Last updated: 20 May, 2015

Battle of Anbar – who are the players?

The battle to retake Ramadi, capital of Iraq's Anbar province, will pit the Islamic State jihadists against a myriad of fighting forces. A short description of the main players follows:


IS scored its biggest victory since the summer of 2014 when it took control of Ramadi on Sunday.

The jihadist group and its previous incarnations have maintained a presence in the Ramadi region for the past decade, even after US-led efforts to remove insurgents from Anbar. It has excellent knowledge of the terrain.

The jihadists, who for a year and a half had been unable to size Ramadi fully as they did with Fallujah further east, received reinforcements in recent weeks from fighters who lost Tikrit to the government.

IS fighters are well-equipped, thanks to equipment seized from the army in Syria, which Anbar borders, and from retreating Iraqi troops. Pictures released on Monday showed that the latest spoils include tanks.

The group has become expert at laying sophisticated booby traps that make any advance difficult and its use of suicide cars packed with explosives can cause huge casualties.


Facing IS are Iraqi security forces, including army troops stationed in bases a few kilometres (miles) from Ramadi, police forces and counter-terrorism units.

They also include the so-called “Golden Division” special forces who answer directly to the prime minister. They are considered the best in the country but have had a torrid schedule on the frontline of every major battle against IS for close to a year.

The regular police and army forces have shown alarming weaknesses. Their battle-readiness is seen as badly below par and their commitment came into question again in Ramadi, when some defied orders and fled.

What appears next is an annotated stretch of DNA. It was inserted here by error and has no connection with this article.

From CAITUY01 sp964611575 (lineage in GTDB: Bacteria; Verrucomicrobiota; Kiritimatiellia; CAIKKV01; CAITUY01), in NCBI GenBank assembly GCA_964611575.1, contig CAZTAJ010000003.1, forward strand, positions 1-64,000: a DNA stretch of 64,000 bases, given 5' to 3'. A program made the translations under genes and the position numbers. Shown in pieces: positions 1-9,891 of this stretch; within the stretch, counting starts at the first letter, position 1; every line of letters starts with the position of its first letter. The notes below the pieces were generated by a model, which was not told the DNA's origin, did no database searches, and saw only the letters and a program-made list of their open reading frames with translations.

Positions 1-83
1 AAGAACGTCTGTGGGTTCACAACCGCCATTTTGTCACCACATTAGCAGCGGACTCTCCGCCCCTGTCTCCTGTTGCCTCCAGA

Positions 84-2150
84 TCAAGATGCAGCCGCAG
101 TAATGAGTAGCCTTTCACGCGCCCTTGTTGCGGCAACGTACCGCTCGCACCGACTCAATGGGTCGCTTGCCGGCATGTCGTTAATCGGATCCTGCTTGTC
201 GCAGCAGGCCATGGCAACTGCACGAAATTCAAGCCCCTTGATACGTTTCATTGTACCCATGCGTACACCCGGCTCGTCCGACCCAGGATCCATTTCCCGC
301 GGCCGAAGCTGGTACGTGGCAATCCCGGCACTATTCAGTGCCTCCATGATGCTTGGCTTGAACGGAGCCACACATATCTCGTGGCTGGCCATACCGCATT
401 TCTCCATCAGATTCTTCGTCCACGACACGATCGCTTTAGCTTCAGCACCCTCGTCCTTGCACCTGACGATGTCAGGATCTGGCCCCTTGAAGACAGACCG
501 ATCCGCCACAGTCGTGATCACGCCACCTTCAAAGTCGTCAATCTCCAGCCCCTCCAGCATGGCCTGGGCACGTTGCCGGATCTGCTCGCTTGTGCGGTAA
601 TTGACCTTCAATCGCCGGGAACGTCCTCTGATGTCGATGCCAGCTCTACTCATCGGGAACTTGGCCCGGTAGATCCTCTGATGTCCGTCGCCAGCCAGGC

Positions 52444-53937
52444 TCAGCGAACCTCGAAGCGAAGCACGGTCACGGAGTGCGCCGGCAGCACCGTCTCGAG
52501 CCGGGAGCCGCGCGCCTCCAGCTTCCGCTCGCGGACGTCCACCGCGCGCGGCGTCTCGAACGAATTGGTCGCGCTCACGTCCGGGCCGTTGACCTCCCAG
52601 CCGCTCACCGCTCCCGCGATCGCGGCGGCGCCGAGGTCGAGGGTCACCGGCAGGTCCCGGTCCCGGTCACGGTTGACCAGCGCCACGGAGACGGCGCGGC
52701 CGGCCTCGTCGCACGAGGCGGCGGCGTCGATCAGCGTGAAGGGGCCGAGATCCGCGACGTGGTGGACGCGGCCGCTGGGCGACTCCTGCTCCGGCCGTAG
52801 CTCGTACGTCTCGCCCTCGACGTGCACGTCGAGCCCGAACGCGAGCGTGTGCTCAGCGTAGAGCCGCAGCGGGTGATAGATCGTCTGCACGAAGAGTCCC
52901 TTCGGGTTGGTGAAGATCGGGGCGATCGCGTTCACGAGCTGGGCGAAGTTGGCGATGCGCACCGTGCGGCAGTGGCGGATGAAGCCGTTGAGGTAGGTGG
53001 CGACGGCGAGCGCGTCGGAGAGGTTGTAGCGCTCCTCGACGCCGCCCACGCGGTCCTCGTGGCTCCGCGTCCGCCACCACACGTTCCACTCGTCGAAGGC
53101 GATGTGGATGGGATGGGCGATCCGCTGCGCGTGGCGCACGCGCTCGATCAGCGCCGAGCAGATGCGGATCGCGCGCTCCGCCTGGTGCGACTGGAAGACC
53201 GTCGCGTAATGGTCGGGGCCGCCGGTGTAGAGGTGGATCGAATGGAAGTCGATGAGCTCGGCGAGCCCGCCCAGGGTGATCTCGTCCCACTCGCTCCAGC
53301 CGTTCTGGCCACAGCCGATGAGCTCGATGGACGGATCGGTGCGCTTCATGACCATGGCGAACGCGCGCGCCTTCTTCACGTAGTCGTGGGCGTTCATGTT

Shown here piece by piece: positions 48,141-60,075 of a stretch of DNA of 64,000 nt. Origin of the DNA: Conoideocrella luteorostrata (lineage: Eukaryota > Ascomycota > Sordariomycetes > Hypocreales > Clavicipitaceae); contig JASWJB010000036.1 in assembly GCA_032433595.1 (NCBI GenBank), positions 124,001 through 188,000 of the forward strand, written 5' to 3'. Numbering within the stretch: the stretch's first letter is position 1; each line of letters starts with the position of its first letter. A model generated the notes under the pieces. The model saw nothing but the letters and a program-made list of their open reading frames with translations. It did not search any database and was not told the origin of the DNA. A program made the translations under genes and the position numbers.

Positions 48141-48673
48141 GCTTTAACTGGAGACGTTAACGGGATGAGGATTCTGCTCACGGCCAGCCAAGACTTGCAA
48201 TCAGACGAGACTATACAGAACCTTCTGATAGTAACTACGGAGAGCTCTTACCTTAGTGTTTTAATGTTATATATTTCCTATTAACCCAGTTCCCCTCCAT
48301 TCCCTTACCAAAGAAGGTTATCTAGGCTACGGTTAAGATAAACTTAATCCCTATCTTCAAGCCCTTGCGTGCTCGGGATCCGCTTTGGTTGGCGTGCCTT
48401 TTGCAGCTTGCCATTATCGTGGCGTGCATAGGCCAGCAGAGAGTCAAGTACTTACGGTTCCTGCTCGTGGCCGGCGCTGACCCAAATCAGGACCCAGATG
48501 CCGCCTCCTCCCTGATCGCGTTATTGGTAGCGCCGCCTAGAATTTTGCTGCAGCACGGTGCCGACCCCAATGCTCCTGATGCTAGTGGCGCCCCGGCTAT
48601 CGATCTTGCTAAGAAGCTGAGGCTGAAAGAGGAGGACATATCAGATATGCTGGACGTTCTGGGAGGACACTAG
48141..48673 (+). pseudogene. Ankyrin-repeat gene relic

The Popular Mobilisation (Hashed al-Shaabi) is an umbrella organisation for mostly Shiite fighters, including some well-established Iran-backed militias and volunteers.

It is nominally under the control of Prime Minister Haider al-Abadi but the powerful militias openly disagree with him.

Thousands of Shiite Hashed fighters have converged on the Ramadi area to take part in operations. Some of the militias have seasoned commando units with experience in Syria and elsewhere in Iraq.

They see the battle in the Sunni province as necessary to protect their own heartland and Shiite holy sites near the eastern border of Anbar and as a way of flexing their muscle.


More than 1,000 of them have joined the Hashed’s first unit of paid and vetted Sunni fighters. Other tribal fighters are fighting alongside the security forces as volunteers.

They are seen as the key to victory by the United States for their knowledge of the terrain and because the mass deployment of Shiite fighters in the area risks causing deep unease in the local population.

They are determined and seasoned fighters but have mostly light weapons and will need support from the government and the United States.


The coalition headed by the United States will take part in the battle from the air. It strikes IS targets in Anbar on a daily basis.

The air campaign is limited by the fact that civilians remain in Ramadi and quality of targeting is constrained by the lack of US troops on the ground.